Today, we think of bouquets of red roses, or boxes of chocolates-- typically enclosed in red boxes, or cards with red hearts used in the illustrations. In 1526, King Henry VIII had a different way to display red to catch the eye of Anne Boyeln, his future second wife and mother of Elizabeth I.
The shrovetide joust of 1526 was the first indication of Henry VIII’s courtly pursuit of Anne Boleyn. According to the chronicler Edward Hall, it was on this day that Henry VIII rode out in cloth of gold and silver “richely embraudered, with a mannes harte in a presse, with flames about it, and in letters were written, Declare ie nos, in Englishe, Declare I dare not”. The Marquis of Exeter and his men and their horses were in green velvet and crimson satin embroidered with burning hearts. Above these hearts was a lady’s hand coming out of a cloud with a watering can, dropping silver droplets on them – I guess to cool the burning hearts!
This display – and it must have been a sumptuous display – showed clearly that the King had found a new love. He was besotted. Anne had won his heart. It was a courtly love display in the best chivalric tradition and I suspect that Henry had no idea at this point that Anne would be any more than a flirtation or possibly a mistress. Of course, Anne was to refuse to become his mistress, even his maîtresse en titre, and Henry’s love for her would lead to him offering her marriage instead.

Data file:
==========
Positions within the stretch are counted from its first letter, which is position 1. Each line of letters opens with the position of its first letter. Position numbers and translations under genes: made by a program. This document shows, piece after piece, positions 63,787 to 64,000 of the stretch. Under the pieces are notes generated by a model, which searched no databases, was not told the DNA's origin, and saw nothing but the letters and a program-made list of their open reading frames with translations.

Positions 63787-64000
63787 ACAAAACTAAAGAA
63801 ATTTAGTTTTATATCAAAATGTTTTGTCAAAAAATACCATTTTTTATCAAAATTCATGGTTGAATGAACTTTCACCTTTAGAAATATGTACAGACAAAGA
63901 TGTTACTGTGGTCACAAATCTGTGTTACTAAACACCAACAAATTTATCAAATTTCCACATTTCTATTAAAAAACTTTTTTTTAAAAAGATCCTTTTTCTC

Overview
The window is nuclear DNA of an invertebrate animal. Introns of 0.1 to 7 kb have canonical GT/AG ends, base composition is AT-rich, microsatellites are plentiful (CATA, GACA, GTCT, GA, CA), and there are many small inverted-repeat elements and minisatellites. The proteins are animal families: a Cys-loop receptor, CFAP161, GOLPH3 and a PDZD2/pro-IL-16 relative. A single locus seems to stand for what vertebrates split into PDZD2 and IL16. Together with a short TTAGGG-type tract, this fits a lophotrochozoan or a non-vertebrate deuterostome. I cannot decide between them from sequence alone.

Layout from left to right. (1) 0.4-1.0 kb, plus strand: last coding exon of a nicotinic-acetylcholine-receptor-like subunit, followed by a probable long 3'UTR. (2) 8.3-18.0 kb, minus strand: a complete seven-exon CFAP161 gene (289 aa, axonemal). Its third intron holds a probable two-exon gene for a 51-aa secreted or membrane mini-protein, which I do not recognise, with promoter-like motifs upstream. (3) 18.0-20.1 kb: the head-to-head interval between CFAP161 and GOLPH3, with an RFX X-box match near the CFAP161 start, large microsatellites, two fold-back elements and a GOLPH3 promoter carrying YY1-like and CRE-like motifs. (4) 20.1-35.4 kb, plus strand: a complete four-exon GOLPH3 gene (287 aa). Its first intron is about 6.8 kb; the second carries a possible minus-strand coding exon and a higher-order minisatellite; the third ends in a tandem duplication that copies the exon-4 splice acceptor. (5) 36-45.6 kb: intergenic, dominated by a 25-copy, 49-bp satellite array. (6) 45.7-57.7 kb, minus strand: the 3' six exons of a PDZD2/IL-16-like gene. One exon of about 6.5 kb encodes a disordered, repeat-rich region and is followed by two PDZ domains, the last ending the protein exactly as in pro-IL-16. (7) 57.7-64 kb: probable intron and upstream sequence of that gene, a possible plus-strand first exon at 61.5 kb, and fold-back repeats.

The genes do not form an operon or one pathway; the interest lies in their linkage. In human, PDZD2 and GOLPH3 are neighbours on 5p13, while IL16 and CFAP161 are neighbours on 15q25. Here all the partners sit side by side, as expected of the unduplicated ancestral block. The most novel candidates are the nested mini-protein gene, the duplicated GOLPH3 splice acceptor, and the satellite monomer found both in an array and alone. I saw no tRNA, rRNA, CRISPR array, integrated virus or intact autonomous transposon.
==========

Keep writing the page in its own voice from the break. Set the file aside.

Edward Hall goes on to describe how many spears were broken at that joust and that this was the occasion when Francis Bryan lost one of his eyes – ouch!
If you’re interested in finding out more about Henry VIII and Anne Boleyn’s relationship then do read the folowing articles:-
Read more: http://www.theanneboleynfiles.com/the-shrovetide-joust-of-february-1526/#ixzz2seuyfywq
(This is one of the most addictive websites I've found thus far. I love history and especially romantic history!)
Have a happy St. Valentine's Day